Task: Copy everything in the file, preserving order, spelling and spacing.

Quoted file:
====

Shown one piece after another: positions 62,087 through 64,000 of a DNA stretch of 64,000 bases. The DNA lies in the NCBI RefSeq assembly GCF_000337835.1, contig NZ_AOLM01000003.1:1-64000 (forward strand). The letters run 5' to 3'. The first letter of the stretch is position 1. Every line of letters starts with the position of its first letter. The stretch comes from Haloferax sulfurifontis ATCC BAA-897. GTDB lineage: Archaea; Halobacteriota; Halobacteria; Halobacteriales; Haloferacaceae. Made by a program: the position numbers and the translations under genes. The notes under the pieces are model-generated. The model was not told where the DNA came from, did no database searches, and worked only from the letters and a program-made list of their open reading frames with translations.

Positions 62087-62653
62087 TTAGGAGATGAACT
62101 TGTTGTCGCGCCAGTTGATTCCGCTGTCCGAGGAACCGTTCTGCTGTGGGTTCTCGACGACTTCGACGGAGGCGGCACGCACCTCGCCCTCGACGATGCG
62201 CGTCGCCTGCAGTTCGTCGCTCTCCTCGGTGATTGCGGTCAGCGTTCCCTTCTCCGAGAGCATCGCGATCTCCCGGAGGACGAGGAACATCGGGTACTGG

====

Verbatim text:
Shown one piece after another: positions 62,087 through 64,000 of a DNA stretch of 64,000 bases. The DNA lies in the NCBI RefSeq assembly GCF_000337835.1, contig NZ_AOLM01000003.1:1-64000 (forward strand). The letters run 5' to 3'. The first letter of the stretch is position 1. Every line of letters starts with the position of its first letter. The stretch comes from Haloferax sulfurifontis ATCC BAA-897. GTDB lineage: Archaea; Halobacteriota; Halobacteria; Halobacteriales; Haloferacaceae. Made by a program: the position numbers and the translations under genes. The notes under the pieces are model-generated. The model was not told where the DNA came from, did no database searches, and worked only from the letters and a program-made list of their open reading frames with translations.

Positions 62087-62653
62087 TTAGGAGATGAACT
62101 TGTTGTCGCGCCAGTTGATTCCGCTGTCCGAGGAACCGTTCTGCTGTGGGTTCTCGACGACTTCGACGGAGGCGGCACGCACCTCGCCCTCGACGATGCG
62201 CGTCGCCTGCAGTTCGTCGCTCTCCTCGGTGATTGCGGTCAGCGTTCCCTTCTCCGAGAGCATCGCGATCTCCCGGAGGACGAGGAACATCGGGTACTGG